The krone is weakening and money market interest rates are falling after Norges Bank sold the krone in the market for the first time since 2013. – Changing the system, says analyst.
Norges Bank will sell 2 billion NOK per day in April, According to a message from the Central Bank.
The exchange takes place in order to be able to transfer foreign currencies to the Petroleum Fund.
For several years, Norges Bank has purchased kroner (an exchange currency) on behalf of the central government, so that oil revenues in foreign currency from the central government’s budget can be used.
Purchases have been halted since February, after rising oil and gas prices increased oil tax revenues, and anti-Corona measures were gradually scrapped.
The last time Norges Bank sold krona was in October 2013, but sales weren’t as big as they are now.
In advance, both SEB and DNB Markets had expected Norges Bank to start krone sales in April. SEB forecast had a cautious start with sales of NOK 500 million per day in April, while DNB Markets forecast NOK 1.5 billion.
As a result of the Corona crisis, the central bank increased its kroner purchases to a new record of 2.5 billion Norwegian kroner per day in July 2020, in order to transfer funds to the government and cover the sharply increased use of oil money.
weaken the crown
The krone transactions at Norges Bank have little effect on the krone exchange rate over time, as it is balanced, among other things, by oil company exchanges to pay the oil tax. But in the short term, major changes can strengthen the crohn’s movements.
The krone has strengthened about four per cent against the euro and 2 per cent against the dollar so far this year.
But as soon as the krone sale is published, the krona weakens by 9-10 euros against both the euro and the dollar. Thus, the euro is now worth 9.70 kroner and 8.72 kroner to the dollar.
– Change the system
Danske Bank Kristoffer Lomholt currency analyst describes the transformation as a change of system.
Norges was expected to turn around one day, but their choice to do so at once is surprising, he says.
Lumholt points out that the sum of the two billion was less than his calculations of 1.5 billion.
The market might have expected the turnaround to take place step by step, not that it would reach $2 billion, he says.
In addition to the devaluation of the krone, there is a marked decrease in short-term interest rates in the Norwegian money market.
– What the market reacts to is that he has suddenly acquired an important direct seller of krona in the market. It is a regime change in the money market.
– Satisfaction in the market
Lumholt points out that in two years there was tight liquidity in the money market, that is, there was less cash flow between banks. This has raised interest rates and made it more expensive for banks to finance their loans.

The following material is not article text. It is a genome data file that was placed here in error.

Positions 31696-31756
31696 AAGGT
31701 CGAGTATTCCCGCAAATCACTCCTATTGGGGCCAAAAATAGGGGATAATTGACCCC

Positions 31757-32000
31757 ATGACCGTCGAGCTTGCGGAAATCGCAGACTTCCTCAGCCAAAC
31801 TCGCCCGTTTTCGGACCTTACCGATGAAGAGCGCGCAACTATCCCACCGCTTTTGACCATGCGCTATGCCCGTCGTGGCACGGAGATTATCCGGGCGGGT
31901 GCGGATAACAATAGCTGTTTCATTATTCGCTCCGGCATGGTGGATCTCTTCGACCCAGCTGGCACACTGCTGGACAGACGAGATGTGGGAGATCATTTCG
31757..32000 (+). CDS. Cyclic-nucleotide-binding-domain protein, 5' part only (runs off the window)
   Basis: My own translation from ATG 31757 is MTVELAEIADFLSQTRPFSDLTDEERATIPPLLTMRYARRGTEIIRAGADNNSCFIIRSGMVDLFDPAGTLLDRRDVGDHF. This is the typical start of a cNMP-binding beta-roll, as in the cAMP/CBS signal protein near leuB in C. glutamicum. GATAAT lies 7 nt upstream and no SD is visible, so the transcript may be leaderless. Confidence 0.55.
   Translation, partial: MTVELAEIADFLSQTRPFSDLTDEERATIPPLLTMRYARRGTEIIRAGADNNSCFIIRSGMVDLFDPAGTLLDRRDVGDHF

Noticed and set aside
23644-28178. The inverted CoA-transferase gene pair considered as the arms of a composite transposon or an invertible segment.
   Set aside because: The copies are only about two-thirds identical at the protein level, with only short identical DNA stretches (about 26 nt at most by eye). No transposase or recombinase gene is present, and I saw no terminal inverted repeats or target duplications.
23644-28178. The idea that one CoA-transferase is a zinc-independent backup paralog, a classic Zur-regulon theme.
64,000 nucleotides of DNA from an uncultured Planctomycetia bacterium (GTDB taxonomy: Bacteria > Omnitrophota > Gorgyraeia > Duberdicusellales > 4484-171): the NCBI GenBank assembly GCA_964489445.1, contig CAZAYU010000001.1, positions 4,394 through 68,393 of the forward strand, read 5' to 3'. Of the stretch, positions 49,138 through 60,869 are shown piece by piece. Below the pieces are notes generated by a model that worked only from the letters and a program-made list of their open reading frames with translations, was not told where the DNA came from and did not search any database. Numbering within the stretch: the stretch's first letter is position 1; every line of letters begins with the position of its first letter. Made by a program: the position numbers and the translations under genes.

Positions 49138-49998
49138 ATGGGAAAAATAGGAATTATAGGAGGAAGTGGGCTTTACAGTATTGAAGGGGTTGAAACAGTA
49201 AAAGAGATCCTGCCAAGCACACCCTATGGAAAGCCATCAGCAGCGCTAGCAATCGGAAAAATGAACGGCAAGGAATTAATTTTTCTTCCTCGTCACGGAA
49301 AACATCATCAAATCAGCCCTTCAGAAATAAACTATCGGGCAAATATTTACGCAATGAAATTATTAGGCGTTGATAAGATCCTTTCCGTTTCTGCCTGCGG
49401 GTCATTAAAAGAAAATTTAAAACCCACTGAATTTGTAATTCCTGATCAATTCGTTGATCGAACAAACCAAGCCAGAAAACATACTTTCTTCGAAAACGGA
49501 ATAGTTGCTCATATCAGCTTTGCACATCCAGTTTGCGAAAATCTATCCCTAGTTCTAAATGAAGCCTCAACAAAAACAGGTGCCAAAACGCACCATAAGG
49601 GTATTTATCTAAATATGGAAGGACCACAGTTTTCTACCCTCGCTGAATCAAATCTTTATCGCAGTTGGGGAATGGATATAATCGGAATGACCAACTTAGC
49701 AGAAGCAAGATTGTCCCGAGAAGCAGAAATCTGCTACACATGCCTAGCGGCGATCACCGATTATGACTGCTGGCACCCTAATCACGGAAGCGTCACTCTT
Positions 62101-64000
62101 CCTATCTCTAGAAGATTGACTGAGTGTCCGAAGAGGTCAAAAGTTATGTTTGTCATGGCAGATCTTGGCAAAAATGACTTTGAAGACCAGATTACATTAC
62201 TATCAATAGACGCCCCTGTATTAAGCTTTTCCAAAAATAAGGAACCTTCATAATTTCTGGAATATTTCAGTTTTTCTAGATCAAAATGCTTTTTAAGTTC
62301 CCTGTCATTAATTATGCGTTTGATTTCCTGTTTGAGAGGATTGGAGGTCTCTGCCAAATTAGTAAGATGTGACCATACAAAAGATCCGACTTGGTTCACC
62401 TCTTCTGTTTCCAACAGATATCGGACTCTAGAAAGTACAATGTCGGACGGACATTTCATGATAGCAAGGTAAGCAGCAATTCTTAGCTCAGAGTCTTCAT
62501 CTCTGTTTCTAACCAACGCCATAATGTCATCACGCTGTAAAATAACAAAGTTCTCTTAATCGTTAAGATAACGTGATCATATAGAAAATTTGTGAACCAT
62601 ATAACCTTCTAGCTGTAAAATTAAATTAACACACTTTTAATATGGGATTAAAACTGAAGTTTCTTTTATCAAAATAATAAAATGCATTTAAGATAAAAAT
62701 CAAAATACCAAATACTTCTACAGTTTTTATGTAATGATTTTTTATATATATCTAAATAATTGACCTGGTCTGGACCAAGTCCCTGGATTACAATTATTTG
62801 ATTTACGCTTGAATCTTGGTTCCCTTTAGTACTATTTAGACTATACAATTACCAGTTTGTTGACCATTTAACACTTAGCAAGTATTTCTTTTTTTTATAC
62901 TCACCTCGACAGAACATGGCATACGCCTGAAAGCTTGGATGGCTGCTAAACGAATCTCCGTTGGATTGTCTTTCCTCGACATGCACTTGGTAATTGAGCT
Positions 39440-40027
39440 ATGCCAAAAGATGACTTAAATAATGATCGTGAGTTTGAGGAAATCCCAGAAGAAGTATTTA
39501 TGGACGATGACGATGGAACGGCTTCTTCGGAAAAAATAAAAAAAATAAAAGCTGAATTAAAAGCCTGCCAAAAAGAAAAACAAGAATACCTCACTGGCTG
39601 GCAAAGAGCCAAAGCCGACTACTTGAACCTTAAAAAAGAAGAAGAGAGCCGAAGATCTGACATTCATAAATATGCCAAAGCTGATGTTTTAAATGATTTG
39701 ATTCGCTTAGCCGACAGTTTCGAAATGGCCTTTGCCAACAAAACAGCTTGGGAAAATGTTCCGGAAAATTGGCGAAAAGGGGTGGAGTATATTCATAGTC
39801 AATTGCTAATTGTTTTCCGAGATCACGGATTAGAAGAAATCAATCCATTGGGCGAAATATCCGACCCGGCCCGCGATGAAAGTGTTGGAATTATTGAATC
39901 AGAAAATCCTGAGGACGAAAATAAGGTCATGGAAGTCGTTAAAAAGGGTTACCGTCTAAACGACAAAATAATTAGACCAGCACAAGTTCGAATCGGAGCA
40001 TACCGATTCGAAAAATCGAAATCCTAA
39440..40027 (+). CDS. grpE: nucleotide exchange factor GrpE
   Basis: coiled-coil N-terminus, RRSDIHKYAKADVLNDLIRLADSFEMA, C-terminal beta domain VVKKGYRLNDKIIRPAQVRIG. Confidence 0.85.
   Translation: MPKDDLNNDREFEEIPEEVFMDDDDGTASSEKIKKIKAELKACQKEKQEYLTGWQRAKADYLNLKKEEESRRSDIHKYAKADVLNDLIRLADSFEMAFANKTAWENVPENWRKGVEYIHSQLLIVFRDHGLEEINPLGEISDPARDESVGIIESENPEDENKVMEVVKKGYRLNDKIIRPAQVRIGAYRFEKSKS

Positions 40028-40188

– What is happening now is that Norges Bank is starting to pump 2 billion billion again into the market, and this will make it cheaper for the banks to finance themselves.
The drop in interest rates we saw today at about ten basis points (0.10 percentage point) is a big deal. The market is relieved to suddenly have better access to the NOK.
In isolation, Lumholt says, it means Norges can move faster on raising its key rate, but there are other things that are more important at the moment.
Banks have also refrained from raising interest rates as much as money market interest rates have gone up, so there is also no reason to lower interest rates on mortgages, he believes.
Expect 2 billion the rest of the year
Danske Bank analysts believe purchases will now remain at least $2 billion for the rest of the year (excluding mid-December).
Norges Bank tries to facilitate currency purchases throughout the year to have as little impact on the market as possible, so I expect them to continue at this pace.
However, he maintained that what is important here are the future prices of oil, gas and currency, which are currently very uncertain prices.
– There is no “game-changer” for the krone, although in isolation it is negative in relation to the exchange rate, he continues.
Lumholt believes that more people can see the current weakness as a buying opportunity, also because many see Norwegian investments as a good inflation buffer, due to the oil and gas business.
“The window for a stronger crown is now closed,” Nordea Markets wrote in an analysis. The brokerage is also open for krone sales to be larger after the revised budget in May.
Nordea forecasts the krone weakening to 9.75 against the euro in three months and 10.00 by the end of the year.
Changes interest rate expectations
Currency strategist Magne Østnor at DNB Markets said today’s krone news is changing the picture for both currency outlook and interest rates.
He says that the recent strengthening of the krone is largely due to the fact that Norges Bank did not sell krona and bought the currency, but it is now starting to change.
– Because with higher oil and gas prices, revenues will be much higher, says Ostnor.
Ostenor points out that oil companies exchange currency for krona when they have to pay taxes, i.e. they buy kroner. With oil and gas prices skyrocketing, tax payments, and thus the purchase of the krone, will also be high.
Now revenues are so great that they cover more than the state budget deficit. This means that the profits must be transferred to the Petroleum Fund. But then Norges Bank must first exchange the krone for the currency, that is, sell the krone.
– We were waiting for this corrective factor to be what the krone sales would be, says Ostenor.
– Now we only have one factor for a very long time. He contributed to the strengthening of the krone. Now flip it over, he says.
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